Sodium-Based Energy Storage

Sharp Laboratories of America
Low-Cost Sodium-Ion Battery to Enable Grid Scale Energy Storage: Prussian Blue-Derived Cathode and Complete Battery Integration
Program: 
ARPA-E Award: 
$2,904,393
Location: 
Camas, WA
Project Term: 
03/28/2013 to 03/27/2016
Project Status: 
ALUMNI
Technical Categories: 
Critical Need: 
Our national electric grid has limited ability to store excess energy, so electricity must constantly be over-generated to assure reliable supply. Though wind and solar power are promising clean alternatives to fossil fuels, their natural unpredictability and intermittency make them incapable of delivering the power on-demand necessary to operate today's grid. The U.S. needs technologies that can cost-effectively store renewable energy for future grid use at any location. Flexible, large-scale storage would create a stronger and more robust electric grid by enabling renewables to contribute to reliable power generation.
Project Innovation + Advantages: 
Sharp Labs and their partners at the University of Texas and Oregon State University are developing a sodium-based battery that could dramatically increase battery cycle life at a low cost while maintaining a high energy capacity. Current storage approaches use either massive pumped reservoirs of water or underground compressed air storage, which carry serious infrastructure requirements and are not feasible beyond specific site limitations. Therefore, there is a critical need for a scalable, adaptable battery technology to enable widespread deployment of renewable power. Sodium ion batteries have the potential to perform as well as today's best lithium-based designs at a significantly lower cost. Sharp Labs' new battery would provide long cycle life, high energy density, and safe operation if deployed throughout the electric grid.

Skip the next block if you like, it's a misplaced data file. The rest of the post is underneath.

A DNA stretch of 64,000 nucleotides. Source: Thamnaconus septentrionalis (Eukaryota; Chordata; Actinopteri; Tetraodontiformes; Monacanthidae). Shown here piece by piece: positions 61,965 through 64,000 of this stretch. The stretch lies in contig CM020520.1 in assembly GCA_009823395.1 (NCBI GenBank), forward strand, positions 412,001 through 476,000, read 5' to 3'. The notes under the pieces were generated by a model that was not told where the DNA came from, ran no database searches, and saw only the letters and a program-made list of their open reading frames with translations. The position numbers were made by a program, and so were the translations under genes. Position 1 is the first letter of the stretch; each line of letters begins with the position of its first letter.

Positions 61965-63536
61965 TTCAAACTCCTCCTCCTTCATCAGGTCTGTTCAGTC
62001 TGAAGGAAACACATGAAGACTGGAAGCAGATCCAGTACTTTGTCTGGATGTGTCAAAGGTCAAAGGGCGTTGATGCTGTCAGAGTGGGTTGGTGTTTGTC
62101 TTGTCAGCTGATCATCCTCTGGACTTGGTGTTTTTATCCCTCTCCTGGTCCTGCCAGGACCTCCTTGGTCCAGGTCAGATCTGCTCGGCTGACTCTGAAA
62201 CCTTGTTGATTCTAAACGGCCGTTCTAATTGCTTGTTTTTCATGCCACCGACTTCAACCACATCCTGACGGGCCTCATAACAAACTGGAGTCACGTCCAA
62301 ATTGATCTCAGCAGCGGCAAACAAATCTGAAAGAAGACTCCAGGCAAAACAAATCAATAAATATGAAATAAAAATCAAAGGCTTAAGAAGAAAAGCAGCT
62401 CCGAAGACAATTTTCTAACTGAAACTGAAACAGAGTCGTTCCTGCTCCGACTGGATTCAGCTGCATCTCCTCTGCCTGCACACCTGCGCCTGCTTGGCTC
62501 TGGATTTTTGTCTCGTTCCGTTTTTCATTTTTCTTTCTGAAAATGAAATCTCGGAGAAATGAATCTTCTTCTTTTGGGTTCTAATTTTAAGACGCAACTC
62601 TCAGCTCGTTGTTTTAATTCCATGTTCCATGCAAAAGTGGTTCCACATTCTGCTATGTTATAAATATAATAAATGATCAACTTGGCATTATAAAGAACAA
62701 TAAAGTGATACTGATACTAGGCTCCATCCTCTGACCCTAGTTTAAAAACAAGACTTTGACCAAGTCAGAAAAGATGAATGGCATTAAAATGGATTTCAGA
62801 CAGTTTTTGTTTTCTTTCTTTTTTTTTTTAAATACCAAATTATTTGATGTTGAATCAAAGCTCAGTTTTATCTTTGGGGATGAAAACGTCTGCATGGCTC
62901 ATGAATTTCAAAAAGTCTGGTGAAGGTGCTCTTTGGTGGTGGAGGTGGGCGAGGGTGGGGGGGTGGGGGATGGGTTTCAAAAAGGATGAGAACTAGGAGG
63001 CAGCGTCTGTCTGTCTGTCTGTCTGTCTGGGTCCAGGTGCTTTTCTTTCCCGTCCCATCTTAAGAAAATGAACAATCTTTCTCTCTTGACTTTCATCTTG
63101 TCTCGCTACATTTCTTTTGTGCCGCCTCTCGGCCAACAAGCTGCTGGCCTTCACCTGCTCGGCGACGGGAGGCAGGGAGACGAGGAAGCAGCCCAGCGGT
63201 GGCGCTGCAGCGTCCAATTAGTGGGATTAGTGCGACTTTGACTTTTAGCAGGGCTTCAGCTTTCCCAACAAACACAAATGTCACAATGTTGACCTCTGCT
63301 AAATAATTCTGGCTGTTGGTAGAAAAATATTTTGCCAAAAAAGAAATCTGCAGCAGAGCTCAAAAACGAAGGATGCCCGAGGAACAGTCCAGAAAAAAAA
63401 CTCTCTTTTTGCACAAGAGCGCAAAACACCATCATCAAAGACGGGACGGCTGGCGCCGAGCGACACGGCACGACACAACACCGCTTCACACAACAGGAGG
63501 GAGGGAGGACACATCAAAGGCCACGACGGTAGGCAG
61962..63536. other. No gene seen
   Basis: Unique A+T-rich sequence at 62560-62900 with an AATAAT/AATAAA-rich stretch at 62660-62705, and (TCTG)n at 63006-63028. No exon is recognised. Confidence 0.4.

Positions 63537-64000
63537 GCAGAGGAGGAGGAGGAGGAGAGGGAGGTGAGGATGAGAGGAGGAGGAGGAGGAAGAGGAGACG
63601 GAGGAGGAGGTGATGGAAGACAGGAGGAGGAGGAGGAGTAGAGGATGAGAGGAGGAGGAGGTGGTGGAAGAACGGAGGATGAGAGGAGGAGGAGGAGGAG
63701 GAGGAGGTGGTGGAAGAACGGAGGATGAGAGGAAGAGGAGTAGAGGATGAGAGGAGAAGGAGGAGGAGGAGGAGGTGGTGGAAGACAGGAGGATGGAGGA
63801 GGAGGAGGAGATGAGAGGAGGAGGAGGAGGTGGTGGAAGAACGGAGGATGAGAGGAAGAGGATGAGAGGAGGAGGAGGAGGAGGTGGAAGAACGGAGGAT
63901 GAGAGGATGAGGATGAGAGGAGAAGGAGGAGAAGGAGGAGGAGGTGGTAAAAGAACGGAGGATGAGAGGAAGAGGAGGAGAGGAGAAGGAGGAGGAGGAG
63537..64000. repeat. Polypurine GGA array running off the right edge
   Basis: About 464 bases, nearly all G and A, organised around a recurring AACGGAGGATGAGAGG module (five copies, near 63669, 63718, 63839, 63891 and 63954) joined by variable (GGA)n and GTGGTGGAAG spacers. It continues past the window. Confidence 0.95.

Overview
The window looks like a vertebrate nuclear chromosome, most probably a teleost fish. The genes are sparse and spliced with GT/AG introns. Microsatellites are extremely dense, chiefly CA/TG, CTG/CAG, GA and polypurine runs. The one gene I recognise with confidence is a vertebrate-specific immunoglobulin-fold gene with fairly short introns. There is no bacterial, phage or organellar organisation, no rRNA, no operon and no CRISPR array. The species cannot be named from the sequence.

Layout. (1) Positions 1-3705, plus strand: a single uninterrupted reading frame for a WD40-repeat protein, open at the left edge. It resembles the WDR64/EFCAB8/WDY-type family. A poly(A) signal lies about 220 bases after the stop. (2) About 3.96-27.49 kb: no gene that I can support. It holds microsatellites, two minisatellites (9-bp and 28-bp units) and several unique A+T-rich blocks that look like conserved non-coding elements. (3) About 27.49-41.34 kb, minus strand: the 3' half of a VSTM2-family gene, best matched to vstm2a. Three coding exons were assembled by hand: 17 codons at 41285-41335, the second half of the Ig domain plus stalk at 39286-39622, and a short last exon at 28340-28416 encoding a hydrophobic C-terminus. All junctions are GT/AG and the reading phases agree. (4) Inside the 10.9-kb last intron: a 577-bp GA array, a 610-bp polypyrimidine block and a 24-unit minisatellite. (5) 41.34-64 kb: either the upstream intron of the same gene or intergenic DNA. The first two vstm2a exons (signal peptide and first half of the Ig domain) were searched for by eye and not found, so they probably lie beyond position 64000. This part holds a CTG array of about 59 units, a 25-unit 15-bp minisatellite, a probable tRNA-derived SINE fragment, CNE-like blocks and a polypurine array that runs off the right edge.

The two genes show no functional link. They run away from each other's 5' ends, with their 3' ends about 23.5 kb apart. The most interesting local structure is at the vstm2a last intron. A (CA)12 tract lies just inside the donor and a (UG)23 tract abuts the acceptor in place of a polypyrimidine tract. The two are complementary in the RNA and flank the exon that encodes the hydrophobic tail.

Potential Impact: 
If successful, Sharp Labs' sodium-based battery would offer a cost-effective and robust energy storage platform alternative to lithium-based batteries for grid storage applications.
Security: 
A more efficient and reliable grid would be more resilient to potential disruptions.
Environment: 
Electricity generation accounts for over 40% of U.S. carbon dioxide (CO2) emissions. Enabling large-scale contributions of wind and solar power for our electricity generation would result in a substantial decrease in CO2 emissions.
Economy: 
Increases in the availability of wind and solar power would reduce fossil fuel demand, resulting in reduced fuel prices and more stable electricity rates.
Contacts
ARPA-E Program Director: 
Dr. Grigorii Soloveichik
Project Contact: 
Dr. Jong-Jan Lee
Partners
Oregon State University
University of Texas, Austin
Release Date: 
11/28/2012